Mar 6, 2019 - World
Expert Voices

With Italy's endorsement, Belt and Road Initiative could divide the EU

A picture shows a statue and the Italian flag at half mast at the Vittoriano unknown soldier monument in central Rome on October 4, 2013.

The Vittoriano monument in central Rome on Oct. 4, 2013. Photo: Tiziana Fabi/AFP via Getty Images

Italy is preparing to endorse China’s Belt and Road Initiative (BRI), according to the Financial Times, potentially handing Xi Jinping a major victory at a time when his signature foreign policy vision is under attack.

Why it matters: Italy is an unusual candidate for China’s BRI, economically and politically, since its membership in the EU means that it already has access to competitive financing for infrastructure projects without the strings and risks that come with borrowing from Beijing. As a member of the G7, Italy would be the largest economy yet to endorse the BRI.

Background: Most of the countries that have signed on to the BRI are smaller and have fewer options for funding their infrastructure needs, and Beijing is desperate for Rome’s endorsement so that Chinese officials can claim support in the West. But the EU’s three largest economies — Germany, the U.K. and France — have all resisted pressure to sign on.

  • Instead, they have encouraged Beijing to increase transparency around lending, raise environmental standards, and improve other areas where Chinese projects have fallen short in recent years.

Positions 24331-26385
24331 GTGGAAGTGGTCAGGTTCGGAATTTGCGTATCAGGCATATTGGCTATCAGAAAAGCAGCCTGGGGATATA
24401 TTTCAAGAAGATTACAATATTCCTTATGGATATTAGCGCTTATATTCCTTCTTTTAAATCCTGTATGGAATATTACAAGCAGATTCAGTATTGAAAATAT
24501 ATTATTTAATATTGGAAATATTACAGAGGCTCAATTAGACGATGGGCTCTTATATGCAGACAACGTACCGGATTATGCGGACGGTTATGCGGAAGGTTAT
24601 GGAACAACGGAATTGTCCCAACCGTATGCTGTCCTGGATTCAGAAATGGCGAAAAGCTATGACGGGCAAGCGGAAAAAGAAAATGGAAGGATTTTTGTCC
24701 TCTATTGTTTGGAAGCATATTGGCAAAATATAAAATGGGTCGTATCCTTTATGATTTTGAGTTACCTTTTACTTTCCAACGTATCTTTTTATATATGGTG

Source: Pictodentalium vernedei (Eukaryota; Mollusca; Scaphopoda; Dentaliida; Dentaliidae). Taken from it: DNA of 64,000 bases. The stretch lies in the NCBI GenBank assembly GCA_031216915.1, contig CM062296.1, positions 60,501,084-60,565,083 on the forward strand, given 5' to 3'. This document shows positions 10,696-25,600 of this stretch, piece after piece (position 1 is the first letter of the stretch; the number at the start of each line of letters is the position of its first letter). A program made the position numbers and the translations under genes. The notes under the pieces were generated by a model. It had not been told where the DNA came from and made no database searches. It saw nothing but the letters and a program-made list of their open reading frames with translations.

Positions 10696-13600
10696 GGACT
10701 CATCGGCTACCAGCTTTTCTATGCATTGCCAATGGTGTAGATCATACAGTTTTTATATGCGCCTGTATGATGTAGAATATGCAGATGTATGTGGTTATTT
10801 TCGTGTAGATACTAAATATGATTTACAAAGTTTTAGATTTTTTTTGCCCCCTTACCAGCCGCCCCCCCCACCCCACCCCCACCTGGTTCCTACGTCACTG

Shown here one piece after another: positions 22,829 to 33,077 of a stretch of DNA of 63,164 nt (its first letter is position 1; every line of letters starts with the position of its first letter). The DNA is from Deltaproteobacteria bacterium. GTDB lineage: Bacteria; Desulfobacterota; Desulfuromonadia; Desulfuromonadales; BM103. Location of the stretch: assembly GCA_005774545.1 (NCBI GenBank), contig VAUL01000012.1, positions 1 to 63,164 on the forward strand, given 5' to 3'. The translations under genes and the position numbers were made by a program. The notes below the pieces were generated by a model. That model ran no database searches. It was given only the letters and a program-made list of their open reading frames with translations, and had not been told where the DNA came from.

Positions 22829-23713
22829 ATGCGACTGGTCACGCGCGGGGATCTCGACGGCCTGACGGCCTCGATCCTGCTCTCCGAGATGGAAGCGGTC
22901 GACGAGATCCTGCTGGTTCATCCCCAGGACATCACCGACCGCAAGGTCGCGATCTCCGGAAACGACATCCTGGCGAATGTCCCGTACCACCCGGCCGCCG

Between the lines: While Italy’s decision sends an important political signal, the announcement itself is unlikely to change much on the ground: On paper, endorsements of China’s BRI are vague and do not carry real commitments for either side. That’s why, as the list of participants has grown, “membership” in the BRI has become almost meaningless.

What's next: Italy’s announcement could come at an opportune moment for Xi, who plans to visit Rome later this month and will host an international BRI forum in Beijing next month. But the political win might also come with longer-term costs, encouraging greater scrutiny of Chinese investments within the EU and a stronger response from the United States.

Jonathan Hillman is director of the Reconnecting Asia Project at the Center for Strategic and International Studies.

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